Polgaver Bat House at Carlyon Bay is officially opened
We were delighted to attend the official opening of Polgaver Bat House, part of the Carlyon Bay development in Cornwall.
Our managing director, Andrew Baker, and senior ecologist, Mark Woods, were present as Councillor June Anderson, chairman of St Blaise Town Council, and local school pupils officially declared the new bat house open for business. Andrew has been involved with the Carlyon Bay development for over 10 years, working to ensure that protecting the ecology of Carlyon Bay has been at the heart of the project throughout.
Polgaver Bat House opening
“The bat house is the first of many features that have been designed into the scheme to ensure that Carlyon Bay is both a prime destination within Cornwall and an exemplar project for wildlife. It’s a clear demonstration of Commercial Estates Group’s commitment to help maintain and enhance Cornwall’s natural environment.
“After 13 years of working on the project, I was very proud to see the first permanent building completed. What was even more satisfying, was that the building is designed to enhance the ecology of the site and also looks so beautiful”.
Andrew Baker, managing director of Baker Consultants.
Outstretched male bat wing by Lorna Griffiths
As well as the ceremonious cutting of the ribbon, ecologist Anton Kattan, on behalf of Baker Consultants, led a half hour interactive talk on the ‘life of bats’ for the school pupils. This fascinating insight into the nocturnal world of the bat house’s soon-to-be new residents enthralled the children, who were able to look at several bat specimens up close.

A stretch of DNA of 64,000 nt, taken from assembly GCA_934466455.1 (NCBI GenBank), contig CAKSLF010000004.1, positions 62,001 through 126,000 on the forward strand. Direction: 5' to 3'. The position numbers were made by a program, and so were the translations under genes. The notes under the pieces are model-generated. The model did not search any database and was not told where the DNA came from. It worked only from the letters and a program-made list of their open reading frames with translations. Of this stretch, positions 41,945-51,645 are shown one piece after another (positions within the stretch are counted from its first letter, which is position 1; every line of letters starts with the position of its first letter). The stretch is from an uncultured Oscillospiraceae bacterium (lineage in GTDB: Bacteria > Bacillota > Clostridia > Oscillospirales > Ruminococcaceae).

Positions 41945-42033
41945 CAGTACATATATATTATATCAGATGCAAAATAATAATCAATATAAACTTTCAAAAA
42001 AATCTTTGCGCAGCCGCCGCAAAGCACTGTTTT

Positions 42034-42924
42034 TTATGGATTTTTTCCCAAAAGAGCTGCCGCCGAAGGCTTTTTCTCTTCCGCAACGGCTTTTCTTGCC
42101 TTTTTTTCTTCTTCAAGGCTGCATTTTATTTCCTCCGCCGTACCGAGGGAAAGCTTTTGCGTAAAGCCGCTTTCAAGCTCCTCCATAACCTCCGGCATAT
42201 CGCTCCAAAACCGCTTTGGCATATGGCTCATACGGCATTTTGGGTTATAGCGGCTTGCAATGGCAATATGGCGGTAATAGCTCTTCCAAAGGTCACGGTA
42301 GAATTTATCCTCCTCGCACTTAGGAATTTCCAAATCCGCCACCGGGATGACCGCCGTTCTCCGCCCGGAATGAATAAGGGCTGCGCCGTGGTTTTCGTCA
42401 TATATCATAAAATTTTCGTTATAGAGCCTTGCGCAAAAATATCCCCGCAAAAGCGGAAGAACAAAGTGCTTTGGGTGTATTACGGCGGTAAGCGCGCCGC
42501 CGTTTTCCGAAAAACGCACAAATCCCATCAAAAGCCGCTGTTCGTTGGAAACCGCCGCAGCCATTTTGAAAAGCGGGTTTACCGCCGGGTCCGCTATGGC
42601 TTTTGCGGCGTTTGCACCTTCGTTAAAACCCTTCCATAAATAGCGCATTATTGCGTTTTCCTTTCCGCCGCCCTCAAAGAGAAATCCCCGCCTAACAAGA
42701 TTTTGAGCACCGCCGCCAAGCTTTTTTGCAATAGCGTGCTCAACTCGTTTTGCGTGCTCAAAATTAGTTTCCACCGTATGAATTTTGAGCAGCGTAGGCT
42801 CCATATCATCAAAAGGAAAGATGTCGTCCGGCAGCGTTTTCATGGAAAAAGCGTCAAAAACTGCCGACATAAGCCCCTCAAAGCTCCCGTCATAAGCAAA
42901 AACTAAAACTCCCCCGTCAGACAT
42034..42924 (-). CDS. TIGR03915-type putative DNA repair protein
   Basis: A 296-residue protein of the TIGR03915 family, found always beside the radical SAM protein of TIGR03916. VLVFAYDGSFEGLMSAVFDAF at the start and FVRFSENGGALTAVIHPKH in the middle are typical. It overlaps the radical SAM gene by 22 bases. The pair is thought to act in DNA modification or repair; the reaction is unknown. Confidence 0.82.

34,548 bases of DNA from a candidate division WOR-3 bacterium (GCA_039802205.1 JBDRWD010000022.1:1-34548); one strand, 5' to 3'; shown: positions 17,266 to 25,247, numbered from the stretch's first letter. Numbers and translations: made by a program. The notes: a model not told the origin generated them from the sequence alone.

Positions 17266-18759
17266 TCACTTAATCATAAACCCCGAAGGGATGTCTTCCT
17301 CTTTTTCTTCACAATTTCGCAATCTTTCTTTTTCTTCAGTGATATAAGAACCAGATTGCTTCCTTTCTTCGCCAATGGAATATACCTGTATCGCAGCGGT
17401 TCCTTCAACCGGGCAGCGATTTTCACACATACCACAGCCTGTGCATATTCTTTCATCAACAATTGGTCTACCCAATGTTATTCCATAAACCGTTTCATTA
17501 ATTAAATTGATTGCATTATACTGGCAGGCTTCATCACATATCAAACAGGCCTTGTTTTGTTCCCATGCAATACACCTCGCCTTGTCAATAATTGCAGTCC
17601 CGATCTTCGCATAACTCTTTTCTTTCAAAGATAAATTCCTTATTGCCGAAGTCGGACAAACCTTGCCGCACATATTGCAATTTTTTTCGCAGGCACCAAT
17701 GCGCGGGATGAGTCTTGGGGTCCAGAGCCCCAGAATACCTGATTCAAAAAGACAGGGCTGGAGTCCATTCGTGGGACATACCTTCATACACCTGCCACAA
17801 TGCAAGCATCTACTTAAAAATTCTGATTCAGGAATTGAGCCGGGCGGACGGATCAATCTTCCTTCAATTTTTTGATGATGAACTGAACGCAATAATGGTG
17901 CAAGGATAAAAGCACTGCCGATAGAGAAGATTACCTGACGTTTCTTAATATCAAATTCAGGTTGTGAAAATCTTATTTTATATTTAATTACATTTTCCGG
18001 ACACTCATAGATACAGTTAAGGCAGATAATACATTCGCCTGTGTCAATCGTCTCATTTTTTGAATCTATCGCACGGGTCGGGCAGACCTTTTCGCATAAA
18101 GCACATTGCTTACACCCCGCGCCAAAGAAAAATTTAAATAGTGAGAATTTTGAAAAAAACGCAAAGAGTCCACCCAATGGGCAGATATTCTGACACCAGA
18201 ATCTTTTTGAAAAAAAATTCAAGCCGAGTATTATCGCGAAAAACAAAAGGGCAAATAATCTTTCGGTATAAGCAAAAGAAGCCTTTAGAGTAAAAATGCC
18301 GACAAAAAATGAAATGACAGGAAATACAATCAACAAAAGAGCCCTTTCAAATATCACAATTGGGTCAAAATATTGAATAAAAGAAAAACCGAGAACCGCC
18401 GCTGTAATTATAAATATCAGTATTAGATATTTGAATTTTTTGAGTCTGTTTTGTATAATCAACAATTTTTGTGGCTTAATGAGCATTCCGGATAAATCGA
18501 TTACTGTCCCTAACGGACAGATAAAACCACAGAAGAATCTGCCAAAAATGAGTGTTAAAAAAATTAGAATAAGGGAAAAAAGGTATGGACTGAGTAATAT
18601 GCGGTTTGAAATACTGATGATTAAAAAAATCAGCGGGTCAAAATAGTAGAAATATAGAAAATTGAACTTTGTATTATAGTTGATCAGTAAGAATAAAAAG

Anton’s ‘life of bats’ talk at Polgaver Bat House opening
The new bat house was designed by architects Squire and Partners, following detailed consultation with Baker Consultants’ ecologists, and provides an alternative habitat for any bats that may have been roosting in the soon-to-be demolished local Coliseum building. Located close to the cliff face in a woodland setting, the new bat house directly addresses the bats’ established feeding route, and is orientated east-west to give a south facing aspect to the pitched roof. As well as accommodating a key requirement to provide suitable thermal conditions, a variety of access points makes this an ideal bat roosting environment.
Polgaver Bat House
“Bats use a variety of roosts throughout the year and during studies of the Coliseum since 2010 we have seen a gradual increase in the diversity of species sheltering in the building. There has never been a large colony, but individual bats were found in several internal rooms. They are inquisitive animals and have found dark, enclosed rooms to shelter during the day. The bat house provides similar conditions to those found in the Coliseum and we have also added features to help improve roosting opportunities, with the hope that breeding animals may eventually move in. The bat house is part of a larger ecology management strategy to promote biodiversity on Polgaver”.
Anton Kattan, ecologist for Baker Consultants.
Note: Unless a bat is being rescued from imminent harm, bats should only ever be handled by an appropriately licensed (e.g. Natural England) bat ecologist and should never be handled by inexperienced persons without suitable gloves. All licensed bat handlers are vaccinated against the minuscule risk of rabies and therefore such experienced bat handlers may occasionally handle some species without gloves, as shown in the photograph above.